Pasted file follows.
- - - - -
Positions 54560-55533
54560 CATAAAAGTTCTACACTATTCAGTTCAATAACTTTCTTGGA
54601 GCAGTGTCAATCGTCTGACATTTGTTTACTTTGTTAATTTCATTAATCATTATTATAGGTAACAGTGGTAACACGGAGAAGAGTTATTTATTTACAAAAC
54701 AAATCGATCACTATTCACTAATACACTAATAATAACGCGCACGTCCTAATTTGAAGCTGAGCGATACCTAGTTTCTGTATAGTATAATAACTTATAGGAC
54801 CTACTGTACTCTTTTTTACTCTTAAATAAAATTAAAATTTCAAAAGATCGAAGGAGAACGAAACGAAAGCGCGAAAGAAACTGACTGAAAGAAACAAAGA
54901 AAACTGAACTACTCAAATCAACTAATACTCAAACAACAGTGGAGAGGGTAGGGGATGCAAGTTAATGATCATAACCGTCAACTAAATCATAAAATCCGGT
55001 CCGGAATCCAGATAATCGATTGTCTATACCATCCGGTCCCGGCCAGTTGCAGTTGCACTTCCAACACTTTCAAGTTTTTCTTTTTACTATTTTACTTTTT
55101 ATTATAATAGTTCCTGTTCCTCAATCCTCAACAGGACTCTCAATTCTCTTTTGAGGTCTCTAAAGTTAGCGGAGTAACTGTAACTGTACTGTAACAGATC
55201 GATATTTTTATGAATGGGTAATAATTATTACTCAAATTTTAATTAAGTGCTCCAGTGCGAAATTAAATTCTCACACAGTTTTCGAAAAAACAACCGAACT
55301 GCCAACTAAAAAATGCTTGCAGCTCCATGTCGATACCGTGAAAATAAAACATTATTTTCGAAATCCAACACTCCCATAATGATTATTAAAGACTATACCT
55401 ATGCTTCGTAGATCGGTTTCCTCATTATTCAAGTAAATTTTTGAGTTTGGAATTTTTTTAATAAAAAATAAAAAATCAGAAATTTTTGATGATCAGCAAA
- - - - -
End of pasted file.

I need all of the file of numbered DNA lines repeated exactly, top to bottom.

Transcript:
Positions 54560-55533
54560 CATAAAAGTTCTACACTATTCAGTTCAATAACTTTCTTGGA
54601 GCAGTGTCAATCGTCTGACATTTGTTTACTTTGTTAATTTCATTAATCATTATTATAGGTAACAGTGGTAACACGGAGAAGAGTTATTTATTTACAAAAC
54701 AAATCGATCACTATTCACTAATACACTAATAATAACGCGCACGTCCTAATTTGAAGCTGAGCGATACCTAGTTTCTGTATAGTATAATAACTTATAGGAC
54801 CTACTGTACTCTTTTTTACTCTTAAATAAAATTAAAATTTCAAAAGATCGAAGGAGAACGAAACGAAAGCGCGAAAGAAACTGACTGAAAGAAACAAAGA
54901 AAACTGAACTACTCAAATCAACTAATACTCAAACAACAGTGGAGAGGGTAGGGGATGCAAGTTAATGATCATAACCGTCAACTAAATCATAAAATCCGGT
55001 CCGGAATCCAGATAATCGATTGTCTATACCATCCGGTCCCGGCCAGTTGCAGTTGCACTTCCAACACTTTCAAGTTTTTCTTTTTACTATTTTACTTTTT
55101 ATTATAATAGTTCCTGTTCCTCAATCCTCAACAGGACTCTCAATTCTCTTTTGAGGTCTCTAAAGTTAGCGGAGTAACTGTAACTGTACTGTAACAGATC
55201 GATATTTTTATGAATGGGTAATAATTATTACTCAAATTTTAATTAAGTGCTCCAGTGCGAAATTAAATTCTCACACAGTTTTCGAAAAAACAACCGAACT
55301 GCCAACTAAAAAATGCTTGCAGCTCCATGTCGATACCGTGAAAATAAAACATTATTTTCGAAATCCAACACTCCCATAATGATTATTAAAGACTATACCT
55401 ATGCTTCGTAGATCGGTTTCCTCATTATTCAAGTAAATTTTTGAGTTTGGAATTTTTTTAATAAAAAATAAAAAATCAGAAATTTTTGATGATCAGCAAA